Steroids In Sports
The use of steroids by athletes has been a lot on the news these few days. The practice had already been reported more than a few times in the last several years but for the first time the problem is said to be of epidemic proportions.
It is, I don't deny, a matter of public health. But those concerned have been talking of controlling the use by more rigorous screening, more stringent regulations, and louder hortatory counselling. But as I see it they are barking on a wrong tree. What is not openly discussed is the corruption of the competitive, spectator sports at the very top of the organization. Journalists are skirting the issue because spectator sports in modern America has become, as it was in Roman Empire, sacrosanct.
One team owner scowled his face in a television interview and pronounced firmly that he will get to the bottom of the matter. It made me laugh. I thought he should look in the mirror and straight into his face. The problem is not at the bottom but at the top.
Athletic teams today are corporate organizations. Enormous capitals are at stake. Players are traded like slaves. To assure their earnings, the owners must see that their stable is well stocked with strong athletes, or they will lose the games and their capitals. Coaches and players are surely culprits in their negligence in keeping their teams clean of drugs. But I have no doubt that they are under the pressure to win at any cost and by any means. The players are virtually forced to make every effort to maximize their prowess and try anything to assure, aid, and promote it by physical training and, if need be, by medical discipline and thus by extension chemical means.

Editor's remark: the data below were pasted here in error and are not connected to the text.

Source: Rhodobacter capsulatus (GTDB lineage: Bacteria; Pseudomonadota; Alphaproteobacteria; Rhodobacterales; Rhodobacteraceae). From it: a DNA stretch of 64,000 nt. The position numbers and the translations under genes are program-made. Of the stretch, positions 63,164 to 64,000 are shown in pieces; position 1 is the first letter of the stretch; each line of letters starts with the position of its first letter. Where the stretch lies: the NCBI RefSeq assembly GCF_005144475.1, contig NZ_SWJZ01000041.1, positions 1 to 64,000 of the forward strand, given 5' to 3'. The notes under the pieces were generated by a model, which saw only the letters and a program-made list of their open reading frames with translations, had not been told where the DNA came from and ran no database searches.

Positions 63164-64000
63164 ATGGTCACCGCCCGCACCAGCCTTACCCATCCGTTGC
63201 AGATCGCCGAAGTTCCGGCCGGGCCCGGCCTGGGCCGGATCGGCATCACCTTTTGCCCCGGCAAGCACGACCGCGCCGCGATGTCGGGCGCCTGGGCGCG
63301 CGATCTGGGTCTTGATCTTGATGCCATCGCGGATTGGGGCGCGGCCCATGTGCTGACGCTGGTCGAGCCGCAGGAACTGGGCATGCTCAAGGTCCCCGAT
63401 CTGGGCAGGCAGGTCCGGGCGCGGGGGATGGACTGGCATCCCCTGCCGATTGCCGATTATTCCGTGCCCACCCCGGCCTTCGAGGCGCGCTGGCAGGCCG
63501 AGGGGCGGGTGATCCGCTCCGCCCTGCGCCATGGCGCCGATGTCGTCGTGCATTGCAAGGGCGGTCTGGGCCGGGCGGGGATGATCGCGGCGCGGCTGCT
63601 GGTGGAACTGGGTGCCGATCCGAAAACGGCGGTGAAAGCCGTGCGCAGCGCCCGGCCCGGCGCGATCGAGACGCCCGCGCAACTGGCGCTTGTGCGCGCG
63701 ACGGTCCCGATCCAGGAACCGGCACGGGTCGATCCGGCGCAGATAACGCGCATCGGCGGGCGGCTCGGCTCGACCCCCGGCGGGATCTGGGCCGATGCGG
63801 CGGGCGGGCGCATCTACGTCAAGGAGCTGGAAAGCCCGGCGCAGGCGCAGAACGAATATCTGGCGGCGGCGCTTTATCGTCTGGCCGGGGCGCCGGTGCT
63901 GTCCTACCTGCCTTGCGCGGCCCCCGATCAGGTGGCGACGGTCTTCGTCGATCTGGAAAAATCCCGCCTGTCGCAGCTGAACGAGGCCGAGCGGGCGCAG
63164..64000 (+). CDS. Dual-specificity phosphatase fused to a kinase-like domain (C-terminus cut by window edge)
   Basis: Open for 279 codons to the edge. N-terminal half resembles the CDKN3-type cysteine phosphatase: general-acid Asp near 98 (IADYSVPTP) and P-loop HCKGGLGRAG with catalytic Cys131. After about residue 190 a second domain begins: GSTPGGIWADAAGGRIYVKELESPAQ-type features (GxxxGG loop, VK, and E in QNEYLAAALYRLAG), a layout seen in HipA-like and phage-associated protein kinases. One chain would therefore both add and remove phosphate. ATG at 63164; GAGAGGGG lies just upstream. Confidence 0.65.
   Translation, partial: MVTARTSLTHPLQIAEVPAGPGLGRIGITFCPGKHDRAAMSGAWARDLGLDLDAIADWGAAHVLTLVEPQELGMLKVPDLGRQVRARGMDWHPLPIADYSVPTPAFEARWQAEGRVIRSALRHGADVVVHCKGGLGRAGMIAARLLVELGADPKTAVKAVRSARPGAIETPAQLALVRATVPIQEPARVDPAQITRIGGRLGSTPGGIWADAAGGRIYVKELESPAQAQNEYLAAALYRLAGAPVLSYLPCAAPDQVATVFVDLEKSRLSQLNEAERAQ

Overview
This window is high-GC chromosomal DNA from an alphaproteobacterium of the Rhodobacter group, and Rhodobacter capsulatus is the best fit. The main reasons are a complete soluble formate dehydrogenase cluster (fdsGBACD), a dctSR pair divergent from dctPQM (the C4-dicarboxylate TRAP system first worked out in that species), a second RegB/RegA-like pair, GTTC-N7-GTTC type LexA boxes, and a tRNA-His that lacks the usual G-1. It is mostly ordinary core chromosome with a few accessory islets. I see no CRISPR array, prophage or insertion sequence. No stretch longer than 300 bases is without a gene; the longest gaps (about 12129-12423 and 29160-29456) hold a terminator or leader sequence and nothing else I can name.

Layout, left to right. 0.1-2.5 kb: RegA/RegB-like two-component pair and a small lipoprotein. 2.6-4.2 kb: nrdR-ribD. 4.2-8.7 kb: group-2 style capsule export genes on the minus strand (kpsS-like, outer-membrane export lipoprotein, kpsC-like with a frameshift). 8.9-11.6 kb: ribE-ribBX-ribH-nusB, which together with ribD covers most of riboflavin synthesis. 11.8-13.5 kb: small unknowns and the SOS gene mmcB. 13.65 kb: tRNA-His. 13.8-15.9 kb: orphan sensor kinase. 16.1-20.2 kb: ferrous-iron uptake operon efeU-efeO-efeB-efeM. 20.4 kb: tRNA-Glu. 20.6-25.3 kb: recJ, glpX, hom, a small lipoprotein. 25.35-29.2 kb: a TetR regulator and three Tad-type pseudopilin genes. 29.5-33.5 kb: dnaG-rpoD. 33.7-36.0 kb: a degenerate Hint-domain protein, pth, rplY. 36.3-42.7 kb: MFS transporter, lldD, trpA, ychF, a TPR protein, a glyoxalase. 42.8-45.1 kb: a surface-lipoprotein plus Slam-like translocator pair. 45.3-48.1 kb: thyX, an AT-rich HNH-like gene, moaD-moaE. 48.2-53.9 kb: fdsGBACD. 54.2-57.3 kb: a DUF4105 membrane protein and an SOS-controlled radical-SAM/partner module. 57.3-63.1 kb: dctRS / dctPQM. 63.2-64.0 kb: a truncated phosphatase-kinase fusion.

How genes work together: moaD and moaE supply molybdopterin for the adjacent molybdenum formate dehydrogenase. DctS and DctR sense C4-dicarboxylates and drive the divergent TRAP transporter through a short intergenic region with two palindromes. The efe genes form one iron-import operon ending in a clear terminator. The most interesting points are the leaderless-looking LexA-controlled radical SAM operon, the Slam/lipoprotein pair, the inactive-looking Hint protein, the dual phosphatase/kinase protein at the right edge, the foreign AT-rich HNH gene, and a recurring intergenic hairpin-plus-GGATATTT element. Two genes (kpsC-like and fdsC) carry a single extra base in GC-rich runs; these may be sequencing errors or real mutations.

Admittedly, there are honest and morally straight athletes; there are individual men and women who take their individual athletics seriously. But competitive team sports loom large in American culture, and in the process of their becoming corporate, they lost their soul. Winning is everything; and anything goes to win. The moral sense of the word sportsmanship has long been dead.
Saddest of all in this degeneration of athletics is the politics modelling itself on competitive sports. Little wonder moral values from the mouth of politicians means no more than the rotten sportsmanship.
Copyright: T. Kaori Kitao - 12. 04.04
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